it’s there that it meets the minerals and the water and the carbon that then makes possible
this vigorous-and if it grows fully fruit-delectable experience. The flavor of our food, the health
of our food is directly attributable to the health of the soil and the richness and the
depth of the conversation that’s happening with that soil.
Then think about cows. I grew up with cows. I love cows. They’re amazing. They have a
four-quadrant stomach. And one of those quadrants is the rumen, and we are really glad about
rumens because rumens can eat plant cellouse. If you don’t believe me, try and eat some
grass sometime. Your stomach will not like it. But cows have rumens, which means that
they can eat this plant fiber and transform it into innumerable delicacies, one of which
is milk, which can make the cheese that makes its way to the bruschetta. How great is that?
But of course, we also need to think about the people. We need to think about the farmers.
We need to think about the farm workers. We need to think about the food service providers.
We need to think about the cooks. These are all people who lend their hands and their
creativity to devise something called bruschetta. It’s an amazing thing because what these people
do is they invest their love in the food that they grow. It’s like when you make a meal
for somebody, you’re investing your love in that food to show to them that you care about
them. My grandmother cried if I didn’t eat her food, because I was rejecting her love
when I rejected her food. Love makes the world go round. It’s a fabulous thing.
So what does this experience at the farm teach us? That eating is this act of intimacy with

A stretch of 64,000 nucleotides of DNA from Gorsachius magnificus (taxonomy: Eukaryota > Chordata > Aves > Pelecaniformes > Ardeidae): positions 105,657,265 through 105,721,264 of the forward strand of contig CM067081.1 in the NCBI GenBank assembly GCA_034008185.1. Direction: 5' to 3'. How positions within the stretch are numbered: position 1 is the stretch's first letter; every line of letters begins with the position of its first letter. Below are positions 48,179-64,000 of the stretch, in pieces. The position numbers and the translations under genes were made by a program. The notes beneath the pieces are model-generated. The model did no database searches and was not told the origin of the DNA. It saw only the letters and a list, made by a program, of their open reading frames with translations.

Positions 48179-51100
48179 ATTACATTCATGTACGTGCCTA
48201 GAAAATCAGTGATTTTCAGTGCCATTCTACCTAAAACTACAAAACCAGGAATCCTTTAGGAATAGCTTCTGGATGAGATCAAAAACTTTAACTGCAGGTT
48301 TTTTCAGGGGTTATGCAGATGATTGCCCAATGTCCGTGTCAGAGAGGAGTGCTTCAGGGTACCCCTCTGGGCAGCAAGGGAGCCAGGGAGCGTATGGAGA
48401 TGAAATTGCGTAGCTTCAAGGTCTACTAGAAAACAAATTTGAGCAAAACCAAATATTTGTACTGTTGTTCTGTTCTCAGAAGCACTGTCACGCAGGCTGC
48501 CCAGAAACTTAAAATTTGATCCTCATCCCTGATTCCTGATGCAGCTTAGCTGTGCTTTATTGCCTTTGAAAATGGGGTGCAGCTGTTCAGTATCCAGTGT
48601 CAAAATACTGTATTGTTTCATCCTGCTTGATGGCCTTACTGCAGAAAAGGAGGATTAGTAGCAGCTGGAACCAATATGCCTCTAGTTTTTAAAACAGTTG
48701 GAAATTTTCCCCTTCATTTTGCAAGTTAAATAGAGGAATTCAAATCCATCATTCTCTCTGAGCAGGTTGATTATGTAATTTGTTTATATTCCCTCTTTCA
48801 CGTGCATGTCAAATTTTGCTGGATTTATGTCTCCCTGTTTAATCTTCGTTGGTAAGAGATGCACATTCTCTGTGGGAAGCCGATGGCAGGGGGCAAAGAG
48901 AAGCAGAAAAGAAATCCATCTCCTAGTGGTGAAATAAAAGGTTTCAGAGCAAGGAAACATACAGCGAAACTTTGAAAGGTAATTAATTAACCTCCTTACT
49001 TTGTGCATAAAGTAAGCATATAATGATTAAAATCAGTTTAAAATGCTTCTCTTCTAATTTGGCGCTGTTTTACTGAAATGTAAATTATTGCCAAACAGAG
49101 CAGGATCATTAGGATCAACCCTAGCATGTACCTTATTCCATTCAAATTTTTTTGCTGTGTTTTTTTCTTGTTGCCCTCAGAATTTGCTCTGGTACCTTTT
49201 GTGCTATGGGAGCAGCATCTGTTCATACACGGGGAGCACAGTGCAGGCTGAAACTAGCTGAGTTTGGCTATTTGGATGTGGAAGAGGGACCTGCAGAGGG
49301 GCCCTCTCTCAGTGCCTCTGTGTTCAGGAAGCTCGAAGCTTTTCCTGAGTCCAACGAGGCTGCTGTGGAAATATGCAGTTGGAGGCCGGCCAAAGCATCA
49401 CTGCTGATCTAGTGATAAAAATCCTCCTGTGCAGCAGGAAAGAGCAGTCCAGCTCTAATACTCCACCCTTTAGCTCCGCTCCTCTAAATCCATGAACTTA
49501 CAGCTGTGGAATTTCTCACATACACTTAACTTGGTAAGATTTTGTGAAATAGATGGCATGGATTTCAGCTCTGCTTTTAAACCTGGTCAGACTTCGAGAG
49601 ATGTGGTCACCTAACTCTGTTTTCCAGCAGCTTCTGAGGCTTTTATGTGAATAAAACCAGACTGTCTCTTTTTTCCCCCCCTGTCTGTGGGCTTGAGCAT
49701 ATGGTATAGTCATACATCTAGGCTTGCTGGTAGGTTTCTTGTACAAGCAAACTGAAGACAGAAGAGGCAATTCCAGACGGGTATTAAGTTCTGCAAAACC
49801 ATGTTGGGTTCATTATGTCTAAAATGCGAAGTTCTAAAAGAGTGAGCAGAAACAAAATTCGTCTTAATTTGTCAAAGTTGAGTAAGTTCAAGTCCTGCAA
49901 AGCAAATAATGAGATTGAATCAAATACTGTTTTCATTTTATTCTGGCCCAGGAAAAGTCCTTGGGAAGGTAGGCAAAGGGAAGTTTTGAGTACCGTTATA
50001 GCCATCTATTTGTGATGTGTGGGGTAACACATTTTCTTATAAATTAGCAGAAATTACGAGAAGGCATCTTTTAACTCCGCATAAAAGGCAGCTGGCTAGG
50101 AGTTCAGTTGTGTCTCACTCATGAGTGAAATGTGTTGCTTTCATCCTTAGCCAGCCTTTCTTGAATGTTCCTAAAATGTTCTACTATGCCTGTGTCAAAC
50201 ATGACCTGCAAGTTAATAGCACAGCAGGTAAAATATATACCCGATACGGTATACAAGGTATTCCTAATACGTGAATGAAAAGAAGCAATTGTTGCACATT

the world. It puts us in innumerable moral relationships with all the life that makes
possible you and me. And what we need to figure out as a society is how are we going to nurture
the soil, how are we going to nurture the plants, how are we going to nurture the animals,
how are we going to the nurture the human beings, so that together we can grow into
a healthy community of life. This is what we need to figure out. I don’t
expect that many of you are going to become farmers. It’s an incredibly complicated task.
So here’s what I think you can do. Over the next days and weeks, perhaps at Thanksgiving,
I’d like you to think very intentionally about making a home-cooked meal with people you
love. Think very carefully about what you’re going to serve, ask yourself where this food
come from, what are the stories that are at work behind this food to make it real. Engage
your friends and loved ones in the cooking of that meal. And when you come together at
the table, don’t just wolf it down; talk about what the food means to you. Bon appetite.
[MUSIC] [END RECORDING] Duke Forward
Food, Farming, and Faith – Norman Wirzba Page 2